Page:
Headline: Local schools analyzing NRA safety recommendations, Firearms group raises funds for teacher training
by Chad D. Baus
The Middletown Journal is reporting that Ohio schools are analyzing the results of a recently-released $1 million, 225-page study on school safety funded by the NRA.
From the article:
Schools should train selected staff members to carry weapons and should each have at least one armed security officer to make students safer and allow a quicker response to an attack, the director of a National Rifle Association-sponsored study said Tuesday.
Republican former Rep. Asa Hutchinson of Arkansas made the remarks as a task force he headed released its report, which included a 40- to 60-hour training program for school staff members who are qualified and can pass background checks.
Local school officials said they are still analyzing the NRA's recommendations, but most said they were concentrating on making school entrances and procedures more secure and working with local law enforcement on ways to boost security.
A spokesman for the non-profit Buckeye Firearms Association, which is launching teacher and staff firearms training programs in Ohio, said more schools are at least considering that option, however.
"The presence of an armed security personnel in a school adds a layer of security and diminishes the response time that is beneficial to the overall security," said Hutchinson.
Asked if every school would be better off with an armed security officer, Hutchinson replied, "Yes," but acknowledged the decision would be made locally.
"Obviously we believe that they make a difference," he said.
Hutchinson said the security could be provided by trained staff members or by school resource officers — police officers assigned to schools that some districts already have.
According to the article, the study drew immediate opposition from the American Federation of Teachers.
"Today's NRA proposal is a cruel hoax that will fail to keep our children and schools safe," AFT President Randi Weingarten is quoted as saying. "It is simply designed to assist gun manufacturers."
Weingarten failed to explain how advocating more of the "safety" measures they had in place at Sandy Hook would help save children's lives, or the lives of AFT members.
The article goes on to offer quotes from some local school officials and law enforcement, and then concludes:
Warren County resident Joe Eaton, southwest Ohio chair of the Buckeye Firearms group, believes opposition to gun training for teachers and school staff is declining.
"More schools are showing a willingness to try new approaches, not just return the the knee-jerk reaction of the past that focused on restricting the ownership of firearms. That's a positive step," he said.
"The NRA program dovetails nicely with our educational initiatives. About 400 teachers from across Ohio attended our seminar on how to prepare for and prevent violence in the schools. Twenty-four teachers attended our first three-day Tactical Defense Institute and we've now raised funds to train 75 more."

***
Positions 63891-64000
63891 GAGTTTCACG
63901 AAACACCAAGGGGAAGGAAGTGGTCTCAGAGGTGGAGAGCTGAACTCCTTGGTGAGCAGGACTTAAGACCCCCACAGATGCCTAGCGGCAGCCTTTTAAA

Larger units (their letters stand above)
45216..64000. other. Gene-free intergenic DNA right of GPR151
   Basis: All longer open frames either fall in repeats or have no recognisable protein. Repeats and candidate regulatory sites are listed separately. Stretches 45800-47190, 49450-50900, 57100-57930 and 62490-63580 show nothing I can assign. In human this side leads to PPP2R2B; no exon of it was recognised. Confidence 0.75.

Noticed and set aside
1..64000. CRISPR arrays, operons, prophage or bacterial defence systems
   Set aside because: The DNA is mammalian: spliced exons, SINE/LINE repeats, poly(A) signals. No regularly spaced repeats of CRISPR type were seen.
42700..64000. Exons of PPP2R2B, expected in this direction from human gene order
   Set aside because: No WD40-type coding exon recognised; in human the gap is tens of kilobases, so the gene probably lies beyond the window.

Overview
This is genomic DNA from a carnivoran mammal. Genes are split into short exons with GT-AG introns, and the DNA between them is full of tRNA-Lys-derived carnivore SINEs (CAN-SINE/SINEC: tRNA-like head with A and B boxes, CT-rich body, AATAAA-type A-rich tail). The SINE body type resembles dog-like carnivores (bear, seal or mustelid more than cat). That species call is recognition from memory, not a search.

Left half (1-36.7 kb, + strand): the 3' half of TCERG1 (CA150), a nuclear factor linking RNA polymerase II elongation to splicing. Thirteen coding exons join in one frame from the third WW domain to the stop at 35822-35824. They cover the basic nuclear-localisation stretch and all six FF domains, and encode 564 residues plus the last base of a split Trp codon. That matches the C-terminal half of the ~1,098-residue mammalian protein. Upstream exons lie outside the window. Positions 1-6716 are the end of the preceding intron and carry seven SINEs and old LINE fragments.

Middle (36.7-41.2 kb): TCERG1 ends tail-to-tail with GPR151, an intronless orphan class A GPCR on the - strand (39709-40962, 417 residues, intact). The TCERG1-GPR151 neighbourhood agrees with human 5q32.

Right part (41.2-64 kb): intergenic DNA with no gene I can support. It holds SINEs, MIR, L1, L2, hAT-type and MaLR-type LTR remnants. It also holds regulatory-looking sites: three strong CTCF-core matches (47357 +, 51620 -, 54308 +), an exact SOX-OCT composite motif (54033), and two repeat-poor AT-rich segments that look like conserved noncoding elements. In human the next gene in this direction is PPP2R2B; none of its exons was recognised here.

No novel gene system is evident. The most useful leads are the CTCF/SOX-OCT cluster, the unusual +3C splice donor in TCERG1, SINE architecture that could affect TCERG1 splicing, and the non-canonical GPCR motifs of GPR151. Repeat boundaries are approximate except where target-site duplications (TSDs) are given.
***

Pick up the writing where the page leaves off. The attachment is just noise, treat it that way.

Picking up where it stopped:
In Brookfield Twp., OH, one school district and police chief are already voicing its support for the National School Shield funding.
From WFMJ (NBC Youngstown):
School superintendent Tim Saxton has been helping educate kids for 23 years and says he never thought a day would come he would be in favor of hiring an armed school resource officer or having trained staff who volunteer to do the same.
However, he says that day has arrived.
"I'd rather have trained officer and individual and weapon between asailant and the general student population than desk or phone or chair," Saxton says.
He believes the National School Shield program, just like the locked doors, can help act as another layer of defense. Saxton tells us the school board has already started looking at critical aspects that could help protect children.
...Liberty Police Chief Richard Tisone says he has no problem with the plan, and says it's an unfortunate reaction to the times we live in considering crimes that have stolen innocent children's lives, like in Newtown, Connecticuit and other school shootings.
"Given the average shooting takes about 20 minutes from start to finish, and that's not enough time for police to get there, by the time they are there the damage has already been done," Tisone says.
...Several teachers unions are denouncing the recommendations. However, Saxton, as well as several other superintendent, say banning guns from school campuses isn't working.
"Even for myself, I plan on taking the training this summer," Saxton says.
Chad D. Baus is the Buckeye Firearms Association Vice Chairman.
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